Sunday, 28 October 2012

Sexual Harrassment Space

Now that 'sekuhara' is no longer a male right and is increasingly being considered a crime, weirdos have to pay for it at places like these.

Saturday, 27 October 2012

5 Challenges of Working for a Major English Conversation School in Japan

There are few foreigners in my neighbourhood but when I do see them it is usually in Geos, the DVD rental store.  I sometimes stop by in the evening on my way home to return a DVD that I may have shown an excerpt of in class.  Jamie Oliver is quite popular here, and the modern BBC version of Sherlock has just come out.fl

There are two kinds of foreigners in Geos.  The first is the 7-foot blonde Russian girls who drop off their DVD's on their way to work at the local hostess bars.  The second are the language school teachers.  They also work evenings.  I have never been a language school teacher although I have known a few.  They are generally recent graduates who have come to Japan for a year or two to pay off student loans.  They are generally treated appallingly badly by their employers and so return the favour by showing less than professional attitudes to their jobs.  Language schools tend to recruit young people who look more attractive to students, but they usually have no language training whatsoever except being native speakers of English.   If they recruited qualified teachers they would have to pay a living wage and benefits (many language schools don't even provide any health insurance options), and that would cut into their profits.  And English after all is a business in this country, one that it losing more and more money in the recession.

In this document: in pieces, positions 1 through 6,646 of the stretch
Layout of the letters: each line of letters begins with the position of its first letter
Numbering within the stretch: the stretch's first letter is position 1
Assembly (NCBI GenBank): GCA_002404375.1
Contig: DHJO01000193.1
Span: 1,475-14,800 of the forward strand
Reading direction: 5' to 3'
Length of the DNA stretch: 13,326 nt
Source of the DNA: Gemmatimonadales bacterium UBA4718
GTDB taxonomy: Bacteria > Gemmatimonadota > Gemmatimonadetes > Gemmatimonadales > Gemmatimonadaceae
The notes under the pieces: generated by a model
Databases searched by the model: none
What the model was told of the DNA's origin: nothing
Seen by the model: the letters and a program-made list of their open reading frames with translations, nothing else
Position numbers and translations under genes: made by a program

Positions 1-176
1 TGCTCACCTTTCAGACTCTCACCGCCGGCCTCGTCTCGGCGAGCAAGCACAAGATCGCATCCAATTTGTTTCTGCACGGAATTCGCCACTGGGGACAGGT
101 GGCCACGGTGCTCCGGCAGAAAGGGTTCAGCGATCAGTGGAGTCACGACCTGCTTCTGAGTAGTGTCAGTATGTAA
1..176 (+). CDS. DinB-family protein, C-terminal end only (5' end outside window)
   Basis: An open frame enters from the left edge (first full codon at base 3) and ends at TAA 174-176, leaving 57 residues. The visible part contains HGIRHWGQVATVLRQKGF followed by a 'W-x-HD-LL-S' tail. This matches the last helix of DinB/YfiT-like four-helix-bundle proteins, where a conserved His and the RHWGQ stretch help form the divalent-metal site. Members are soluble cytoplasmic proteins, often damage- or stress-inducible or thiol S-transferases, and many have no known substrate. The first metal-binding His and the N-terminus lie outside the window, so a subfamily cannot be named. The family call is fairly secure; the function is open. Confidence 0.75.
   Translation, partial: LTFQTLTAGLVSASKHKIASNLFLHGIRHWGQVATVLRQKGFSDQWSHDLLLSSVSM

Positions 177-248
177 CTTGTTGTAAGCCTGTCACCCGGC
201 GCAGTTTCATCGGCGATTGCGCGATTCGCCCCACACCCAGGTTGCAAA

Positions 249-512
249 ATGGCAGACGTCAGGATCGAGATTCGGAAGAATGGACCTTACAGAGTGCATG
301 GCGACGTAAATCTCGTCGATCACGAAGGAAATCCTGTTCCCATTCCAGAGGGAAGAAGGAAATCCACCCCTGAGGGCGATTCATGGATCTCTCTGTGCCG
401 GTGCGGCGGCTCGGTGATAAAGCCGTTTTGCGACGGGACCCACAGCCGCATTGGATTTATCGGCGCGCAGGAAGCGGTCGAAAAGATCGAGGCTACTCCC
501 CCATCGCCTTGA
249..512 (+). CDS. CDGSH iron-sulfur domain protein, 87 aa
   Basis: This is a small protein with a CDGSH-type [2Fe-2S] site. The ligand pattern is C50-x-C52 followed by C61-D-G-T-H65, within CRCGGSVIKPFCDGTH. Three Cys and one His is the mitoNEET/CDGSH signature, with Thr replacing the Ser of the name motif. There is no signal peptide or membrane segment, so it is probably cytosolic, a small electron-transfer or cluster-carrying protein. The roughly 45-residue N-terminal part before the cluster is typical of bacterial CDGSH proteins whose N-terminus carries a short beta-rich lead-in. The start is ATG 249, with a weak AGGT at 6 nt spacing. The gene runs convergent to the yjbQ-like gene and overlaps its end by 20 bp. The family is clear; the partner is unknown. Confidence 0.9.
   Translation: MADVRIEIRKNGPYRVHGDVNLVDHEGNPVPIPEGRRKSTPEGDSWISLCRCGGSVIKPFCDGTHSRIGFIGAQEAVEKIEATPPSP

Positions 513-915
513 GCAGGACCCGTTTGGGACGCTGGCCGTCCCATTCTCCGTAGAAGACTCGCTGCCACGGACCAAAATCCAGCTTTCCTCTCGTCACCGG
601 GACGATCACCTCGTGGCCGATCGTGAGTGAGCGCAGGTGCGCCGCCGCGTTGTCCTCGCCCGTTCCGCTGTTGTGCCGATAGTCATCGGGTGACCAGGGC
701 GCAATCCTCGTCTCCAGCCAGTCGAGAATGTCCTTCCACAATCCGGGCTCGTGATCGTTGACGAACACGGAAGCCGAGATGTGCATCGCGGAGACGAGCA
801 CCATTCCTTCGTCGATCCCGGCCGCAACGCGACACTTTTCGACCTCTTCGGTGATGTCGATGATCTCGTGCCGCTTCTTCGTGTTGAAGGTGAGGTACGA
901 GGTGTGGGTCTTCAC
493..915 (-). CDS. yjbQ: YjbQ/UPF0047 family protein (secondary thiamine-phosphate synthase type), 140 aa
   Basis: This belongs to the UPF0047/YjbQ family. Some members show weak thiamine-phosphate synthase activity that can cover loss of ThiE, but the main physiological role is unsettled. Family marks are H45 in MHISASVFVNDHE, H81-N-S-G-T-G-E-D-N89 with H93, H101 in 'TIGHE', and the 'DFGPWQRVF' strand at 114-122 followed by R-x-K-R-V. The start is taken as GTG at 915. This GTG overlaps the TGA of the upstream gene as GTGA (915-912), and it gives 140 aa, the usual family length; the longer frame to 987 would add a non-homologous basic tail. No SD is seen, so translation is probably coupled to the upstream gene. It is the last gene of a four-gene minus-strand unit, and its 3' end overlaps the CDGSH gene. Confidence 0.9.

I am sometimes asked about such jobs and I found this article in, '5 Challenges of working for a major english conversation school',  which may be useful.

Some are the comments are interesting too.  Here are couple of excerpts:

"Taught English at Shane for 6 years. Back in the UK did Pgce and now in 2nd year of teaching. Will be back in Japan next summer with spouse to live permanently. I will be glad to teach in Japan again after the nightmare that is the British school system. Yes, school finishes at 3.30, however most evenings preperation and marking keep me at my desk until 9/10 pm. Point being that I find the "dullness" of eikaiwa quite relaxing in comparison. I feel the rewards outweigh the negatives. Frienfly keen students, reasonable salary No need to take work home. If you think management at your typical eikaiwa is overbearing and petty, try tge average UK school."

"Most of the small English schools are treating the teachers are lower than office furniture. They make contract signed that if you are dismissed the job or you resigned then you have to pay the money for a new person`s recruitment which include advertising and other expenses. And all ways make pressure or bully by so called manager.. The reality of the teaching and the advertisement or the welcome at the interview are different.. beware of it before you come to Japan. Need website to share the difficulties of each schools which people want to share..."

"teaching english" in Japan for 98% involved shud be something that is done for 1yr............2MAX!
Then get the hell out! It is seriously deadend stuff, by all means come to Japan for a bit & "teach" but unless you have the nads to open your own small school & TRULY ENJOY teaching, its best to only do for a short period so it doesnt hurt your career path or do something else in Japan!"

I think a website for foreign teachers to share information is a good idea however, the majority of foreigners who come to Japan stay for around two years and then go back to 'real' jobs.  Therefore there may not be enough people with an interest in such a site.

People sometimes ask me about teaching and life in Japan so I have interviewed a few friends and colleagues about it and I will put those interviews online soon.